Paul Levinson, PhD, is Professor of Communication & Media Studies at Fordham University in NYC. His science fiction novels include The Silk Code (winner of Locus Award for Best First Science Fiction Novel of 1999), Borrowed Tides (2001), The Consciousness Plague (2002), The Pixel Eye (2003), The Plot To Save Socrates (2006), Unburning Alexandria (2013), and Chronica (2014) - the last three of which are also known as the Sierra Waters trilogy, and are historical fiction as well as science fiction. His stories and novels have been nominated for Hugo, Nebula, Sturgeon, Edgar, Prometheus, and Audie Awards. His nonfiction books, including The Soft Edge (1997), Digital McLuhan (1999), Realspace (2003), Cellphone (2004), New New Media (2009; 2nd edition, 2012), McLuhan in an Age of Social Media (2015), and Fake News in Real Context (2016), have been translated into twelve languages. He co-edited Touching the Face of the Cosmos: On the Intersection of Space Travel and Religion in 2016. He appears on CNN, MSNBC, Fox News, the Discovery Channel, National Geographic, the History Channel, NPR, and numerous TV and radio programs. His 1972 LP, Twice Upon a Rhyme, was re-issued in 2010. He was President of the Science Fiction and Fantasy Writers of America, 1998-2001. He reviews television in his blog, and was listed in The Chronicle of Higher Education's "Top 10 Academic Twitterers" in 2009.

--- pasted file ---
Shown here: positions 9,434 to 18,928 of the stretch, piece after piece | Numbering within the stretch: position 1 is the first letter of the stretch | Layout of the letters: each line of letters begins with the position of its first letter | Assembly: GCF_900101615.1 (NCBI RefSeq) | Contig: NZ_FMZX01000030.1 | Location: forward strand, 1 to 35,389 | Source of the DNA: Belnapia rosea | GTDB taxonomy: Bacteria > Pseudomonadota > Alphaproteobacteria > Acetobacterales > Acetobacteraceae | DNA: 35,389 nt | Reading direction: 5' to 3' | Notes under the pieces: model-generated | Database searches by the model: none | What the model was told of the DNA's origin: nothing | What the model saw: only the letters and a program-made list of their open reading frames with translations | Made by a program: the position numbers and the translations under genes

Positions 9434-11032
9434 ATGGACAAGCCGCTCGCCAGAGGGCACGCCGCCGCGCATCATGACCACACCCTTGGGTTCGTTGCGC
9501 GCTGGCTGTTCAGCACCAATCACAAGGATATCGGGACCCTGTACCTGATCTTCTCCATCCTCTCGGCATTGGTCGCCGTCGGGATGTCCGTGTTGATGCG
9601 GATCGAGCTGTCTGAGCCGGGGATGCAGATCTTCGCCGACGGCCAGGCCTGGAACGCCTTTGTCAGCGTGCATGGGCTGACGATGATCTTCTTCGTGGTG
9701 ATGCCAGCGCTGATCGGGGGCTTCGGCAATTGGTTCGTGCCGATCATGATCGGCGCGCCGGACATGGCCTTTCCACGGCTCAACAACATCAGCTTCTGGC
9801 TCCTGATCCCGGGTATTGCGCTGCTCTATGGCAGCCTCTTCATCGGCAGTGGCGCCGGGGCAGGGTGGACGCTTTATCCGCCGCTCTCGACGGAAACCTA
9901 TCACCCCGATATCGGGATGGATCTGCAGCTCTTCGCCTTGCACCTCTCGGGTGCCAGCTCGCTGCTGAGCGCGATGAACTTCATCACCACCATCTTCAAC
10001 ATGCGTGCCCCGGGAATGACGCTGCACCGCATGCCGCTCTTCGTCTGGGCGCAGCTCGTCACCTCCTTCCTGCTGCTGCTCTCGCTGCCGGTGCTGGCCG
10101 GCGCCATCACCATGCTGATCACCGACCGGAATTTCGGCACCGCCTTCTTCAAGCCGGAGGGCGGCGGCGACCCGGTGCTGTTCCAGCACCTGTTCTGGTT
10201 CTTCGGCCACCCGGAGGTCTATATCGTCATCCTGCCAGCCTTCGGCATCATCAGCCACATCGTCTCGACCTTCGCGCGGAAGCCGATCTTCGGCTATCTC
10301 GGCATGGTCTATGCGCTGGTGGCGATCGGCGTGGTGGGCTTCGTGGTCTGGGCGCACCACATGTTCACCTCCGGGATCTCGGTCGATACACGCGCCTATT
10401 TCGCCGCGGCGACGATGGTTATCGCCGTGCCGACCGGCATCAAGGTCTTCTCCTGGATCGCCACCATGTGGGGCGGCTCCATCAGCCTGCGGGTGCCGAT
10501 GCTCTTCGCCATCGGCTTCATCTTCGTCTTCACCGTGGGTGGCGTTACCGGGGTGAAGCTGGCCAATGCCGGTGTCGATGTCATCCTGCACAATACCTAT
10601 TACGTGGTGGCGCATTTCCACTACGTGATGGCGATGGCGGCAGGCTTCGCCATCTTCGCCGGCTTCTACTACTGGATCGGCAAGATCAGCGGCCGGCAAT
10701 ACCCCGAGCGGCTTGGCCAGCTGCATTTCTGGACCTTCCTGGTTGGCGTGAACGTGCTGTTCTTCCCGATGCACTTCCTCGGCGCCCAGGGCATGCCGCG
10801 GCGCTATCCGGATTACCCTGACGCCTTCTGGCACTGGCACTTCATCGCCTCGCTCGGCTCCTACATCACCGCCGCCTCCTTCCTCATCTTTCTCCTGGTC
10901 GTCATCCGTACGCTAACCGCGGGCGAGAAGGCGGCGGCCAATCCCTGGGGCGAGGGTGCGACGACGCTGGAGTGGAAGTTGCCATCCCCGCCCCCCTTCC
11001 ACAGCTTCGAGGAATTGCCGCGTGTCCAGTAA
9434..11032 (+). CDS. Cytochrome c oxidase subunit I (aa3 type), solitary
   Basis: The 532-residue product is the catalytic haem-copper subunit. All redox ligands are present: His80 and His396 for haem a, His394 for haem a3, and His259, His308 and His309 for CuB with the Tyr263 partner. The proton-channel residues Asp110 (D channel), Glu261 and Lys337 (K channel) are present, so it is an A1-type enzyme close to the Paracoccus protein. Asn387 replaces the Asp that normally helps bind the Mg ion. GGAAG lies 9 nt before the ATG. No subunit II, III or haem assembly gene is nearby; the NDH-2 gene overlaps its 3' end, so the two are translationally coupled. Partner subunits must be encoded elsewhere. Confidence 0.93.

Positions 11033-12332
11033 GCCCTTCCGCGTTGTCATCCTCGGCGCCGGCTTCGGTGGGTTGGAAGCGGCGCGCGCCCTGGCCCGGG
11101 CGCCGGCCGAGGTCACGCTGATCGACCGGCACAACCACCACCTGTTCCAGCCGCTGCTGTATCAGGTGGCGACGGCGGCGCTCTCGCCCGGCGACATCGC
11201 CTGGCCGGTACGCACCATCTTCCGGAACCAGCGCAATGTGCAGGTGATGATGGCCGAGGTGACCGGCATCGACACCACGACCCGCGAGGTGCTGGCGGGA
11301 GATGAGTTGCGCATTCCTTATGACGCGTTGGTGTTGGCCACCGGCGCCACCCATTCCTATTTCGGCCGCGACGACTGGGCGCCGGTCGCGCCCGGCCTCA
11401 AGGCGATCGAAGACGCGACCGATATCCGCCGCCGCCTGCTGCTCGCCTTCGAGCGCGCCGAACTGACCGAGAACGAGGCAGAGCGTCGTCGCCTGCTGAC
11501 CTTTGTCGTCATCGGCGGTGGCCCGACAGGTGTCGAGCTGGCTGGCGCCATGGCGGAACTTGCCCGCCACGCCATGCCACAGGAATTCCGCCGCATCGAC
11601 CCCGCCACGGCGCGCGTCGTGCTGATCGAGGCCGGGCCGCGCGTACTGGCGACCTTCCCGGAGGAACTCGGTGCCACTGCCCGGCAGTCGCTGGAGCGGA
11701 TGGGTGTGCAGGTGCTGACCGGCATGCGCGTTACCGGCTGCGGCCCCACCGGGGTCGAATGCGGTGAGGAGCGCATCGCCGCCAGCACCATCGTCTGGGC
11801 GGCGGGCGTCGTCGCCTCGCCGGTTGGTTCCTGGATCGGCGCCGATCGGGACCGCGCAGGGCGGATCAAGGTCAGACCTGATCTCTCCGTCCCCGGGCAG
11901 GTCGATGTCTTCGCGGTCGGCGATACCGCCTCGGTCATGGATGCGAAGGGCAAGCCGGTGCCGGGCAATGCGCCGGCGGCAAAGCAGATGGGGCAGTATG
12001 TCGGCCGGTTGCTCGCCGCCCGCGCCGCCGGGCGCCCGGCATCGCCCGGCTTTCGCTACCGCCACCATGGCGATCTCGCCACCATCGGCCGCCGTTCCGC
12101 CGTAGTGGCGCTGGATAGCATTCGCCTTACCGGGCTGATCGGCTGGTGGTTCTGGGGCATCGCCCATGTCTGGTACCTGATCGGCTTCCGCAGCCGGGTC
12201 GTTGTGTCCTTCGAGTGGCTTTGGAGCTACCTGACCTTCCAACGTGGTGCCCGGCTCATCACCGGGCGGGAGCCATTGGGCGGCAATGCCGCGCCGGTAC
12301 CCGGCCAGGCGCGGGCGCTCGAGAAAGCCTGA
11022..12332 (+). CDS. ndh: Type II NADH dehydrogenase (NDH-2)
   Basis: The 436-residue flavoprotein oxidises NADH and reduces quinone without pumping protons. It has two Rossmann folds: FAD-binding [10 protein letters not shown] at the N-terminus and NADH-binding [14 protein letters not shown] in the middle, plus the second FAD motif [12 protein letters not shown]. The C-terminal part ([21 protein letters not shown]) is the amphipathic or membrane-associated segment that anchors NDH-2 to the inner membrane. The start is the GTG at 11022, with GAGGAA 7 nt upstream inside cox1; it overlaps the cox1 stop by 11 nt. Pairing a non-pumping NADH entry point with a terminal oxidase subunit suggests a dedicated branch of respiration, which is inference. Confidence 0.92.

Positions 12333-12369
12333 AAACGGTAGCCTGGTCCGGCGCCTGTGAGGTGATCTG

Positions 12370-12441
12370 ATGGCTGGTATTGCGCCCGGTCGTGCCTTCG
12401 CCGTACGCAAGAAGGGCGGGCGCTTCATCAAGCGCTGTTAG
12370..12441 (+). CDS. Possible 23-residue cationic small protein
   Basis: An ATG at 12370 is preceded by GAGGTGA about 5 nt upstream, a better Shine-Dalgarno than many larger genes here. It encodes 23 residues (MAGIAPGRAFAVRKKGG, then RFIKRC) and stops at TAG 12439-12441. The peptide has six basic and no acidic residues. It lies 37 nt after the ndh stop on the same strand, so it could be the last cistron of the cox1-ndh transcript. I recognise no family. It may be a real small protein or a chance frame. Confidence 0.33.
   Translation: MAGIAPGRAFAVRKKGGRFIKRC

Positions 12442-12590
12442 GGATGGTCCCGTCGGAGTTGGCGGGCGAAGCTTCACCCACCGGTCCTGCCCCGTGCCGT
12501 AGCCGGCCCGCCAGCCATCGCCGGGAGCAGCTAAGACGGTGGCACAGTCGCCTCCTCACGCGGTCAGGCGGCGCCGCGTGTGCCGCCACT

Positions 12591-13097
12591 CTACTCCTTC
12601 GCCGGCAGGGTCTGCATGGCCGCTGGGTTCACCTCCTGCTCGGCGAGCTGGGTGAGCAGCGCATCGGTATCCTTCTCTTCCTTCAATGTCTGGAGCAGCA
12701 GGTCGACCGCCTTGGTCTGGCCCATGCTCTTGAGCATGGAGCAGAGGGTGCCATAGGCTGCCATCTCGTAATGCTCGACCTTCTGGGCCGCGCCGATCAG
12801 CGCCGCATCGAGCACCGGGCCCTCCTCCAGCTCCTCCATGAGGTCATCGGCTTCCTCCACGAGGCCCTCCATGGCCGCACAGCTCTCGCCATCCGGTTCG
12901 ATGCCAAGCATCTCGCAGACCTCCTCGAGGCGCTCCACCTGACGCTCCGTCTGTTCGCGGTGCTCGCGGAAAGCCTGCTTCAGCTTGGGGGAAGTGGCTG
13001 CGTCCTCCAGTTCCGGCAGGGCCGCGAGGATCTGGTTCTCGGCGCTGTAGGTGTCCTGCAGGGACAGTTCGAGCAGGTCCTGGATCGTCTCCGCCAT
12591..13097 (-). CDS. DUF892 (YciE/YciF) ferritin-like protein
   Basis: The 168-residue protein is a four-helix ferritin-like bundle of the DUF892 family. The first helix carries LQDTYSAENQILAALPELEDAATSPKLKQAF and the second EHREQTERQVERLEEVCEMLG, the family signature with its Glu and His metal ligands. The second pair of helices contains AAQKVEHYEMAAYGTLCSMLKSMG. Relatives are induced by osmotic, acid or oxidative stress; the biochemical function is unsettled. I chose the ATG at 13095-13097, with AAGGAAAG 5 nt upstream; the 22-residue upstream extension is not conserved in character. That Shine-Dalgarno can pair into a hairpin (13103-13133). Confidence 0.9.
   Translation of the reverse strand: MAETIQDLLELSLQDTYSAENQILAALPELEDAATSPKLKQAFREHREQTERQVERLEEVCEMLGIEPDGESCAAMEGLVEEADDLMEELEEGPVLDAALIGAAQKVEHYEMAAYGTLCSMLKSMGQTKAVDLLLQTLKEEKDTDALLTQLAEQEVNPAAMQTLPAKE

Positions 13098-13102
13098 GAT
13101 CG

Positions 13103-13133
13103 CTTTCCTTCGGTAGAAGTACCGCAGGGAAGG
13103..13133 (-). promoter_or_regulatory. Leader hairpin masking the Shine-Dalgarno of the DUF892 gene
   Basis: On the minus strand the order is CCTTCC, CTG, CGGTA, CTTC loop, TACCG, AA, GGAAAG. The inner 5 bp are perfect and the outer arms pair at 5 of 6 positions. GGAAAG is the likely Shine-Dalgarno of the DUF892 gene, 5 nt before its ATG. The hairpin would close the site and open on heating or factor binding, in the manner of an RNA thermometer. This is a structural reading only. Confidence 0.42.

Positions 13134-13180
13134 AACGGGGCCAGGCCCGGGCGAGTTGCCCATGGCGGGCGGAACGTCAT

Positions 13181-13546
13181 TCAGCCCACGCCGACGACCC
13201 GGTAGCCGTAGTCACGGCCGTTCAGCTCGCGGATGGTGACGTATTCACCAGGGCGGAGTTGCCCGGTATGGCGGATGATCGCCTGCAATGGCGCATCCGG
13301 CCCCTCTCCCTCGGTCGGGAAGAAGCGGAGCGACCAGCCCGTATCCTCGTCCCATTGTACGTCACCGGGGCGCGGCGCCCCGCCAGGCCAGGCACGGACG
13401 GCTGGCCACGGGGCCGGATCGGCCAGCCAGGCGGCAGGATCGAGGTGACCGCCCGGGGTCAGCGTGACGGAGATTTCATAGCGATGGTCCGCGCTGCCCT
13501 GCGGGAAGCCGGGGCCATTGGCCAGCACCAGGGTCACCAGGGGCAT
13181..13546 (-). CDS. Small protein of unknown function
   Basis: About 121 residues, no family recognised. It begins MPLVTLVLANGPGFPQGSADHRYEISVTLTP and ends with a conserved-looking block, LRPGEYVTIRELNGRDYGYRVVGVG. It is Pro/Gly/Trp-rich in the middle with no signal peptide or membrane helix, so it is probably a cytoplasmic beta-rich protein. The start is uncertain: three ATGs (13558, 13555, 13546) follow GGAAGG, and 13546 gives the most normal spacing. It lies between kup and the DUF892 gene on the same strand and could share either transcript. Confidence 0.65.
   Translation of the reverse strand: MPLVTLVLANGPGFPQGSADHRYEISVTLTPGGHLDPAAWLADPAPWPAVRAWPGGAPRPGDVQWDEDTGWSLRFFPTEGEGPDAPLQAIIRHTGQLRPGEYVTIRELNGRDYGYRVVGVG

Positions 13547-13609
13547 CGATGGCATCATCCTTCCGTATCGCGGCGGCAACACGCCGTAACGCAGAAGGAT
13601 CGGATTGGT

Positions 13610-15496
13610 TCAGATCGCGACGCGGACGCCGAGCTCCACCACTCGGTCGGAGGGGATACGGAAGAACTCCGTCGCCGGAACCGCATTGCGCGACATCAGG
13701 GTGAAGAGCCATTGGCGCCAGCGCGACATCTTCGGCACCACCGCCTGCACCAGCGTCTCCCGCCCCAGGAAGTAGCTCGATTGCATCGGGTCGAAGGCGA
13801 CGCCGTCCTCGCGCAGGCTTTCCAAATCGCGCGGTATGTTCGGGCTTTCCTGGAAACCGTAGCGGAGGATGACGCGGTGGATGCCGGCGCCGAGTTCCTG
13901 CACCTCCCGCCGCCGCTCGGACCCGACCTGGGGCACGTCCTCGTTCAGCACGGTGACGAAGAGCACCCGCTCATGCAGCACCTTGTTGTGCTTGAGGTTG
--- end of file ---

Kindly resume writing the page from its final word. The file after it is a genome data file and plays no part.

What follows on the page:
Borrowed Tides by Paul Levinson

August 2016 brought news - real news, in our reality - that an Earth-like planet was discovered circling Proxima Centauri, the third star in the Alpha Centauri system, just over four light years from Earth. This is exactly what happens in Borrowed Tides, first published in hardcover in 2001, re-issued in Kindle this past April. It tells the story of the first starship to the Alpha Centauri system in 2029, employing a new technology which can move it through deep space at almost half the speed of light. But it requires an enormous amount of fuel, and can only carry enough for a one-way trip. A philosopher of science and his childhood friend, an anthropologist with a specialty in Native American culture, have a daringly bizarre plan, and talk the government into putting them in charge of the Light Through starship voyage.